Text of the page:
(Hastings, Nebraska) – Following significant research and effort by senior history major Brian Whetstone, a significant portion of the Hastings College campus has been added by the National Park Service to the National Register of Historic Places (NRHP) as a local historic district. The Hastings College Historic District designation includes 12 buildings on campus for their historic significance in the College’s post World War II growth.
The lengthy nomination for historic designation was prepared by the Omaha native, who focuses his studies on historic preservation.
The effort began when the Hastings College Board of Trustees asked Whetstone if he would consider preparing and pursuing a historic designation for Weyer Hall, a residence hall built in 1950.
The project’s scope expanded significantly after an evaluation by the Nebraska State Historic Preservation Office suggested the College pursue the nomination for a broader portion of campus, instead of just one building.
“The Hastings College campus grew significantly as a result of the World War II period and the 1944 G.I. Bill of Rights. The College doubled its enrollment over the course of about three years,” Whetstone said. “This stunning increase in students created a lasting impact that physically transformed and expanded Hastings College over the course of the 20th century, lending a historic significance to the buildings constructed during this time.”
The Board agreed that a broader application made sense because the designation is a way to continue the College’s commitment to maintaining and preserving buildings on campus.
“There is a misperception that you can’t make changes or renovations to historically recognized buildings, but that’s not the case,” Whetstone said, noting that tax incentive programs and other opportunities exist to support refurbishing and maintaining buildings that are designated historic.
Guided by Elizabeth Spillinek, director of the Adams County Historical Society, Whetstone combed through extensive research in the Hastings College archive, writing detailed historic accounts for each building eligible for the nomination. Eligibility requirements included historic significance, age of the building (50 years or older) and architectural integrity, meaning they were constructed of the same materials.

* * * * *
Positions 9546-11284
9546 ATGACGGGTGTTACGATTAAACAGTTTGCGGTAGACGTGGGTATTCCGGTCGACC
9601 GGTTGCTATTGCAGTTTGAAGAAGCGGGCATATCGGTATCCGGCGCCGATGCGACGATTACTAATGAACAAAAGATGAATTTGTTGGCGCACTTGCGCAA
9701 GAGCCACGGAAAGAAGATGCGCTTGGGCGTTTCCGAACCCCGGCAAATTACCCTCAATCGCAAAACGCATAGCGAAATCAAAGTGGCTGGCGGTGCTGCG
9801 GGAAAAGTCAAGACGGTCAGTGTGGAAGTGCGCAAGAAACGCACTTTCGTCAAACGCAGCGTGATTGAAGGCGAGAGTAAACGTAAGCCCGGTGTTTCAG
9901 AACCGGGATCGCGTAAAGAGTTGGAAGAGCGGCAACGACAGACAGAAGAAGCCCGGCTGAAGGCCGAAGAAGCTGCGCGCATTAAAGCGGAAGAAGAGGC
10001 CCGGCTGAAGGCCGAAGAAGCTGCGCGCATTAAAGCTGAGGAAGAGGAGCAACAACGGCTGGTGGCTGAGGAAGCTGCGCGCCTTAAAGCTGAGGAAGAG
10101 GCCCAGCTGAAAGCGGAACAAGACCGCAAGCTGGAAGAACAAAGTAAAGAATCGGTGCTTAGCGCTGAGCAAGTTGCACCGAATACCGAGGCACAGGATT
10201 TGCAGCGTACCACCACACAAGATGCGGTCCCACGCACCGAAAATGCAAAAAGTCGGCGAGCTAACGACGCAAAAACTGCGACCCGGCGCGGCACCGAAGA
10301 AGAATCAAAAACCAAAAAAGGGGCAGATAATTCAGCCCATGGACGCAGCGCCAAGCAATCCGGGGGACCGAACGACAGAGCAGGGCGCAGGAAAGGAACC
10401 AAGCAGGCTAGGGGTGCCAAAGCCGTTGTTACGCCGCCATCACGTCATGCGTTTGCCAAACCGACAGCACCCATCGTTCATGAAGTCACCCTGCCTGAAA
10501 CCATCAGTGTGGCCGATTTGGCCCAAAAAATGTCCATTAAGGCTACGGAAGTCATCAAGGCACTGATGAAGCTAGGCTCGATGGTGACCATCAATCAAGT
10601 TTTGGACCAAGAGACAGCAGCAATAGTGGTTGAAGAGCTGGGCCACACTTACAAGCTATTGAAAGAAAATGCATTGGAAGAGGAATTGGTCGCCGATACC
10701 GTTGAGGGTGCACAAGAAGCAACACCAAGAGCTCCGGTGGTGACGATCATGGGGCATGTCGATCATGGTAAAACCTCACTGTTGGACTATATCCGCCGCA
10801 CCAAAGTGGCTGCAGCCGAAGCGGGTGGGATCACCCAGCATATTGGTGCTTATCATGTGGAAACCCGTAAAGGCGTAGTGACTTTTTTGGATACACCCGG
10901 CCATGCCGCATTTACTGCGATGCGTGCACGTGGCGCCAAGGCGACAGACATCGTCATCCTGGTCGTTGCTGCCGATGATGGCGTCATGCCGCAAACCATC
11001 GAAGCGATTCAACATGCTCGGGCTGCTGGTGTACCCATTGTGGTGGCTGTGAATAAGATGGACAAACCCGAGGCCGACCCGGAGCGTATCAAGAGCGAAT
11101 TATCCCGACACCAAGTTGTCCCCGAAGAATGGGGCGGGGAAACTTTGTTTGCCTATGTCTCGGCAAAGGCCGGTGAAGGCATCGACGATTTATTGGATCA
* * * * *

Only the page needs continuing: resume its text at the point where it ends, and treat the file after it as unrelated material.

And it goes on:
“I was surprised by some of the buildings that were eligible,” Whetstone said. “For example, I learned Bronc Hall was originally built in 1960 to replace a barracks building that was moved to campus from the Naval Ammunition Depot to alleviate dorm overcrowding caused by increased enrollment in 1946.”
The Hastings College Historic District is generally bound by Turner Avenue, 7th Street, Ash Avenue, Elm Street and 12th Street.
Buildings in the Hastings College Historic District include:
McCormick Hall (completed in 1884) NOTE: McCormick Hall was listed on the Historic Register in 1975 but is also now part of the larger historic district.
Taylor Hall (three phases: 1921, 1938 and 1949)
Calvin H. French Memorial Chapel (1950)
Weyer Hall (1950)
Fuhr Hall (1956)
Bronc Hall (1960)
Hazelrigg Student Union (1962)
Hurley-MacDonald Hall (1962)
Perkins Library (1963)
Altman Hall (1963)
Kiewit Building, which was previously the art center and Carnegie Library that was joined to the P.L. Johnson Gymnasium (1906, 1925 and 1969)
Former maintenance building just north of Kiewit (1961)
Whetstone presented the nomination to the state preservation office in May. Then, with the approval of the College’s Board of Trustees, the application was forwarded to the National Parks Service. The National Parks Service is responsible for approving nominations and providing the official NRHP listing, which happened August 4, 2017.
“Brian recognized the importance of nominating Hastings College as a historic district. Moreover, he was willing to put in the necessary work to build the case that resulted in the official listing,” said Hastings College President Dr. Travis Feezell. “The historic designation will help Hastings College preserve and maintain the rich history of our campus, thanks to Brian’s immense contribution to this project.”